When the singles bubble was announced, I found myself awash with what people much cooler than me call “the feels”. Relief. Excitement. Terror. I’ll be able to have a hug! I’ll be able to sit on a couch with someone and do nothing! I’ll have to clean my house!
Luckily I escaped the horror of having to choose between my excellent group of single friends who live alone. Or should I say I escaped the horror of having to ask someone to be my singles bubble who might not want to commit to me being their singles bubble.
I’m not sure how I would have convinced them. I have a video player and The Man From Snowy River on VHS? I have a very challenging Georges Seurat puzzle that will kill a few hours? My flat is in the Deliveroo zone for Messina gelato?
The lucky escape from this hellish judgment comes simply because one of my besties was born six years after me into the same family and also lives alone. Someone I bullied into having the same taste in pop culture and junk food as me. Yep, my sister was going to be my singles bubble buddy.
How sweet our bubble time would be: she would come over early Saturday night, we would have a great hug, we’d cook the last pack of a discontinued packet macaroni dish I’d saved for a special occasion, we’d watch Hello, Dolly! while complaining about how perfect the movie would be without that grumpy old bastard Walter Matthau, then she’d go home.
Yet the plans of one who’d been jacked up on coffee for a month without company never do run smooth, and my sister, let’s call her Sarah, because that’s her name, arrived at 3pm. As I greeted her in the shared courtyard of my building, I went for a hug.
“I don’t think we can do that.” she said.
“We’re bubbling, of course we can.”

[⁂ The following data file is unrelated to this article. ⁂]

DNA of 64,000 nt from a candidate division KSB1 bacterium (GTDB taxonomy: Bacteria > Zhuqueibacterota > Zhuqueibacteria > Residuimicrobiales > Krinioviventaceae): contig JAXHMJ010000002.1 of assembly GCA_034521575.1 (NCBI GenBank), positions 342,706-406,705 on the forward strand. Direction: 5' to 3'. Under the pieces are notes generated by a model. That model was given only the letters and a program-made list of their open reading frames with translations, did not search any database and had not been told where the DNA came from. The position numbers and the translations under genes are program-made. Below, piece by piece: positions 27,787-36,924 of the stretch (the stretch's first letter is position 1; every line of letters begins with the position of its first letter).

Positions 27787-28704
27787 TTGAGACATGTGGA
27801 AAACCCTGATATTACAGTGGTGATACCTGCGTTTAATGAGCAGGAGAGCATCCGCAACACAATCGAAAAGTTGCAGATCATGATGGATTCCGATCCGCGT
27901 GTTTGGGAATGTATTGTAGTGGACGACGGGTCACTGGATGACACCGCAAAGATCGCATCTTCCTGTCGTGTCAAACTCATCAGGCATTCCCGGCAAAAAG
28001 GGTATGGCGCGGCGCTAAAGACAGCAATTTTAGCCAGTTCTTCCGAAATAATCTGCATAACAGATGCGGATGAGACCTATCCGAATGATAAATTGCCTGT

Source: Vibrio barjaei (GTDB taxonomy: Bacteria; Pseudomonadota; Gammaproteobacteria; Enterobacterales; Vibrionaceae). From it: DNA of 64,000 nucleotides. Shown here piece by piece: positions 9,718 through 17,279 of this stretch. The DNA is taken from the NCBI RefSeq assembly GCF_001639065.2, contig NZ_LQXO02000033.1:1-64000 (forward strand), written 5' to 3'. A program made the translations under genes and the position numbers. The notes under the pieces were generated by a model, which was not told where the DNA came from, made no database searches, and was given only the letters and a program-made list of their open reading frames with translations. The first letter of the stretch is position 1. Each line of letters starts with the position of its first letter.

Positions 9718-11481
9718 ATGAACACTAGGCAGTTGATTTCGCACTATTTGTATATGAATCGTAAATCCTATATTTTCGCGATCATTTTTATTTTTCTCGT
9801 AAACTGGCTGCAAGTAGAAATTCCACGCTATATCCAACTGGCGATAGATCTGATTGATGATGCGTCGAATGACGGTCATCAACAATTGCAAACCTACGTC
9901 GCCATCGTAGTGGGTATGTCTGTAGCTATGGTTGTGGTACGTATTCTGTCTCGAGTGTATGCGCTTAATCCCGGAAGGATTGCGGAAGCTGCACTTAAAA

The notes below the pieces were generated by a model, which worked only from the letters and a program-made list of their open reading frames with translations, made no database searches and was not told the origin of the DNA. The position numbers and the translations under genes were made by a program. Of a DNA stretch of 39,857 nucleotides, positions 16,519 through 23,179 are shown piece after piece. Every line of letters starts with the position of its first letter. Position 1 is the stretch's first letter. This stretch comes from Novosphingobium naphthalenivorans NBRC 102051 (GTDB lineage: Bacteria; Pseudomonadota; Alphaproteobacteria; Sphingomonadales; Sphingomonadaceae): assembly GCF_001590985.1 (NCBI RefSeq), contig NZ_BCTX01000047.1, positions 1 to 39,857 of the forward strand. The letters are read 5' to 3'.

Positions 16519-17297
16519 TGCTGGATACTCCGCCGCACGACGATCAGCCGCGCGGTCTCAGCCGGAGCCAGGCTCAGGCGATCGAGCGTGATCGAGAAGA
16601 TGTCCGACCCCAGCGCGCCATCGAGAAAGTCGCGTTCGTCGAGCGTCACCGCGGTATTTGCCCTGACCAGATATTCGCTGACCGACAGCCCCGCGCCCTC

“Not here, everyone’ll see!”
By the time we were inside, she’d forgotten about a hug. There’d be no hug.
“I’ve got some click-and-collect from K-mart, so let’s go for a walk,” was her next suggestion. A walk?! That’s what people who don’t have a singles bubble do. People who do have a singles bubble sit around on each other’s couches and eat nice cheese or drink wine, don’t they?
Nope. Turns out people with a singles bubble walk too. We grabbed the dogs and walked the almost-empty streets to the shopping centre.
Along the way there and back, a bunch of things happened that were made better by having a human there who wasn’t in a hurry: we walked past a friend, her partner and their baby and I got to spend the next five minutes taking my sister through how special this friend is; we came upon a garden that looked like a baby Brides of Christ set and started imagining up the nonna who’d planted it; and as we turned a corner back into my street my sister pointed out the balcony where the Strictly Ballroom Coke sign scene was filmed and suddenly I loved my neighbourhood a little bit more.
Hot Fuzz replaced Hello, Dolly!, takeaway burgers replaced the mac cheese. Nothing went as planned, but I went to bed buoyed by having some actual face-to-face company.
This mood, the one that comes from hanging with someone fun, hung around until the next morning because while I was having a coffee watching Insiders I actually started drafting a “thank you for the singles bubble card” to New South Wales health minister Brad Hazzard as David Speers grilled him about the lockdown. That’s how upbeat I felt.
Sunday came and with it another visit from Sarah (still no hug). We had a moment of triumphant joy after discovering while none of our streamers had A League of Their Own, I had it on VHS. Watching the furry screen and marvelling at how brilliant a young Rosie O’Donnell is flung us back to our childhood, putting this video on so many times we wrecked the tape. She introduced me to “chip masala” (salt and vinegar chips, Twisties and pieces of chocolate mixed in a bowl) while I bawled over the grand injustice of the hundreds of years women’s sport hasn’t been taken as seriously as men’s.
An attempt on the Georges Seurat puzzle was made and quickly aborted.
Pretty dull, right? In pre-Covid life, this wouldn’t have been a successful weekend. I might have even seen it as wasted – without any theatre or cafes or dinners with friends. In this pandemic life it’s a gift to spend time with someone doing nothing and being boring, especially if you’re someone who’s been alone in lockdown for five weeks.
Connection with another person keeps the black dog from the door for a few extra hours, days, weeks and maybe even months. It fills the hours with more joy as we watch them tick by, hoping to get out of lockdown. It even creates some sort of new shared life.
The thing is: even though lockdown is harsh and isolating, it’s a little less so after this past weekend.